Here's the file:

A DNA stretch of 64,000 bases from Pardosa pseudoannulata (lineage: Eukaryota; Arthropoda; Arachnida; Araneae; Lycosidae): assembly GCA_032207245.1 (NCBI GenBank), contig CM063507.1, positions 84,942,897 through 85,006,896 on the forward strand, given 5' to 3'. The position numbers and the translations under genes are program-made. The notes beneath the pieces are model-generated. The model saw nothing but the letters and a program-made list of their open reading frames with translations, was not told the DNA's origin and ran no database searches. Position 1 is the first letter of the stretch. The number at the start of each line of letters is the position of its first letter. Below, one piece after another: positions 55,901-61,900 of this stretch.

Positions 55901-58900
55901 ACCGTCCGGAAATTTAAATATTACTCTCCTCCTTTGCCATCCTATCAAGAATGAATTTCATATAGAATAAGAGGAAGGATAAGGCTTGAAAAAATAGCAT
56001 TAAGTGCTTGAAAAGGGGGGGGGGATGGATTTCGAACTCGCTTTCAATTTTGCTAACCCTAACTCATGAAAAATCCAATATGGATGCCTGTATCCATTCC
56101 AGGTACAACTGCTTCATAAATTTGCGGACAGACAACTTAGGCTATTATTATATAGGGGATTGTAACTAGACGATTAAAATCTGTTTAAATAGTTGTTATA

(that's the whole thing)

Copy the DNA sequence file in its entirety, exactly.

A DNA stretch of 64,000 bases from Pardosa pseudoannulata (lineage: Eukaryota; Arthropoda; Arachnida; Araneae; Lycosidae): assembly GCA_032207245.1 (NCBI GenBank), contig CM063507.1, positions 84,942,897 through 85,006,896 on the forward strand, given 5' to 3'. The position numbers and the translations under genes are program-made. The notes beneath the pieces are model-generated. The model saw nothing but the letters and a program-made list of their open reading frames with translations, was not told the DNA's origin and ran no database searches. Position 1 is the first letter of the stretch. The number at the start of each line of letters is the position of its first letter. Below, one piece after another: positions 55,901-61,900 of this stretch.

Positions 55901-58900
55901 ACCGTCCGGAAATTTAAATATTACTCTCCTCCTTTGCCATCCTATCAAGAATGAATTTCATATAGAATAAGAGGAAGGATAAGGCTTGAAAAAATAGCAT
56001 TAAGTGCTTGAAAAGGGGGGGGGGATGGATTTCGAACTCGCTTTCAATTTTGCTAACCCTAACTCATGAAAAATCCAATATGGATGCCTGTATCCATTCC
56101 AGGTACAACTGCTTCATAAATTTGCGGACAGACAACTTAGGCTATTATTATATAGGGGATTGTAACTAGACGATTAAAATCTGTTTAAATAGTTGTTATA